How to get divorcedWe provide general information about how to get divorced.
Types of Divorce
Japanese family law provides three types of divorce, as divorce by consent ("Kyogi rikon"), arbitrated divorce ("Chotei rikon") and adjudicated divorce ("Saiban rikon"). Among Japanese couples, many get divorced by filing reports with local government offices where manage family register for Japanese nationals. Even other than a Japanese national, you may be able to choose divorce by consent, so long as your spouse is a Japanese national or the couple has lived together as a married couple for a long time in Japan. However, the divorce by consent does not involve any court procedures and is not likely to be approved and effective under any jurisdictions other than Japan. Therefore, those who would like to get divorced by a method of being also effective under other jurisdiction than Japan, divorce by consent is not recommendable.
Divorce in Court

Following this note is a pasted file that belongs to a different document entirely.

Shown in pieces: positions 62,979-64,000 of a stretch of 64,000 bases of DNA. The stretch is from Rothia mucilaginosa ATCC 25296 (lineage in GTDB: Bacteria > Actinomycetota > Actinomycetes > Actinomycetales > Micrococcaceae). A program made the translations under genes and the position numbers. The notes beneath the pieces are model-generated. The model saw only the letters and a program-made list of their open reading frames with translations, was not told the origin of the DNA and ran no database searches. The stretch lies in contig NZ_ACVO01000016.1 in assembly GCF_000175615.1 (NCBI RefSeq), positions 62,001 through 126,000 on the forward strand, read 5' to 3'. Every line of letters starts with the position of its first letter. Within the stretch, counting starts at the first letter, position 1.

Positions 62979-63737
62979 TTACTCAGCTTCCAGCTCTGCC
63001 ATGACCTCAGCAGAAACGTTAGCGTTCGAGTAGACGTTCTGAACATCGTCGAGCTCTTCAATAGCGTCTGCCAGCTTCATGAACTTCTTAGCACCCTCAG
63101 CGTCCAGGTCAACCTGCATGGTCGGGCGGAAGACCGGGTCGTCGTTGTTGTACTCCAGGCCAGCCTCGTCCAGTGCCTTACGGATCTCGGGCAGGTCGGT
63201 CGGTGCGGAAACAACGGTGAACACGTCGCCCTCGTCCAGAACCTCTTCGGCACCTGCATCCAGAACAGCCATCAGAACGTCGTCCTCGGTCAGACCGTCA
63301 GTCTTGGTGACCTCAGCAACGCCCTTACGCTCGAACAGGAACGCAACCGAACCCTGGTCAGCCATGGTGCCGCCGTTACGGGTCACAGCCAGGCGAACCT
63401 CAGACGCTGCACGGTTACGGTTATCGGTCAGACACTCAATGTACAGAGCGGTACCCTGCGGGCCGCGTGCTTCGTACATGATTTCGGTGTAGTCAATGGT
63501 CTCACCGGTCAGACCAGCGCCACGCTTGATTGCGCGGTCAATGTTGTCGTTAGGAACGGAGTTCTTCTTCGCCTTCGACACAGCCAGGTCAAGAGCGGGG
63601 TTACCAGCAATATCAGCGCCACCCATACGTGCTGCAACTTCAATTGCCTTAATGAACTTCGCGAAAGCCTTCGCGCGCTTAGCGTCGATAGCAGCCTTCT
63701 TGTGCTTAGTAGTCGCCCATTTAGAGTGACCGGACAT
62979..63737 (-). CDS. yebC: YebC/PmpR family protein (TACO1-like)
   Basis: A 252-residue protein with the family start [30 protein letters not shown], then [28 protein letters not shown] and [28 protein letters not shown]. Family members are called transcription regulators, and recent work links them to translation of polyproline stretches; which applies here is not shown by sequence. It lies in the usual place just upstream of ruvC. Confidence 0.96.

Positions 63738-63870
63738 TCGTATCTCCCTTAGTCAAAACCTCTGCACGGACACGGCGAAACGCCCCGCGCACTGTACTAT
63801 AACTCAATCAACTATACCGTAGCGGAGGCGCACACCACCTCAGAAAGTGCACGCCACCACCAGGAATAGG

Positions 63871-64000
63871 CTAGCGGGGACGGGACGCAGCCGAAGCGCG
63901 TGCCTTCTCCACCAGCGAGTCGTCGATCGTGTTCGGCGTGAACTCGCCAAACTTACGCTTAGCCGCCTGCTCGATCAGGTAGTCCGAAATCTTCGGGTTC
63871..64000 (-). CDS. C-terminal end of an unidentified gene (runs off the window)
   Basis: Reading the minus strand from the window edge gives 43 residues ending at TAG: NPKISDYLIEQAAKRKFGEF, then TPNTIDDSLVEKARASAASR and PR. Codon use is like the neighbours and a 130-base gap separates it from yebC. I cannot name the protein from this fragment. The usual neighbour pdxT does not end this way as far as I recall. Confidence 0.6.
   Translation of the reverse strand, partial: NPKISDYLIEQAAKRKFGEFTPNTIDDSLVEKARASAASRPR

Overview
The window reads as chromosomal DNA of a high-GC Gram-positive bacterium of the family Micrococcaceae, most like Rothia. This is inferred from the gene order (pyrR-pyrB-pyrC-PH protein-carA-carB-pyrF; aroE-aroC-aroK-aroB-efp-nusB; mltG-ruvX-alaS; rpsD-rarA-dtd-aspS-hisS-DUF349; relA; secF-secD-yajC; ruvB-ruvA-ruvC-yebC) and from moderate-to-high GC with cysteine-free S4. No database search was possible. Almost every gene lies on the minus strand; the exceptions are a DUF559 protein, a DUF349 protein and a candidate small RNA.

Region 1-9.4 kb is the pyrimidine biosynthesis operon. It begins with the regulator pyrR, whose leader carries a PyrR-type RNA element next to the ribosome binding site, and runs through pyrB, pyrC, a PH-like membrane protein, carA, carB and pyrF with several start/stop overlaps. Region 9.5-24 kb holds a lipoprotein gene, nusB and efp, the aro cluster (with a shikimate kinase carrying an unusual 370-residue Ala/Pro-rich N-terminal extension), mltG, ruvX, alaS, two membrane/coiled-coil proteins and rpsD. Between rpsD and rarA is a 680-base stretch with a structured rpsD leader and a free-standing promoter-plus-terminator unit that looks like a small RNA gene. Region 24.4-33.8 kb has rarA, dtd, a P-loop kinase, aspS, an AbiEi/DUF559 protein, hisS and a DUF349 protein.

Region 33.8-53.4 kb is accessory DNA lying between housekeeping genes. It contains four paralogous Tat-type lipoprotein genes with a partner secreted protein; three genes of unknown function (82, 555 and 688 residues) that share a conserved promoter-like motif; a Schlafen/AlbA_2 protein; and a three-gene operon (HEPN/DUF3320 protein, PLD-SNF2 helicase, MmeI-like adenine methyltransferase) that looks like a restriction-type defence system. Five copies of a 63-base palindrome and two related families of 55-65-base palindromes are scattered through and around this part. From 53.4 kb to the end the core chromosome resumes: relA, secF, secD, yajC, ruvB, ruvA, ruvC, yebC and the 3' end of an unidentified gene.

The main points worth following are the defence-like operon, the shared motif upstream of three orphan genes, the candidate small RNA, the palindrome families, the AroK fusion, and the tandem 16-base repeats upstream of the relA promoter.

As for the divorce procedure in a court, Japanese family law requires to file for a conciliation procedure prior to a divorce suit in principle. The divorce conciliation procedure is held by a conciliation procedure committee consists of three mediators, including a judge and a male and a female mediators. A family court that has jurisdiction over the territory where a respondent resides deals with the case unless otherwise the parties agree. The conciliation procedure starts about a month or more after filing necessary documents with a family court and holds a conciliation procedure session about an hour or more per session usually once in a month. Always the mediators other than the judge attend the session and hear stories from each party in turns on backgrounds of the disputes and claims to the other party.
If the parties reach an agreement on terms of divorce through the conciliation procedure, then the judge of the conciliation procedure committee reads out the terms of divorce in front of the parties and confirm whether the parties agree to the terms; if both parties agree to the terms, then the parties get divorced and the court's record of the last conciliation procedure becomes an official document having the same legal effect as a divorce decree.
If the parties fail to reach an agreement on terms of divorce through the conciliation procedure, then the conciliation procedure committee declares the failure of the conciliation procedure; then either party can file a suit for divorce.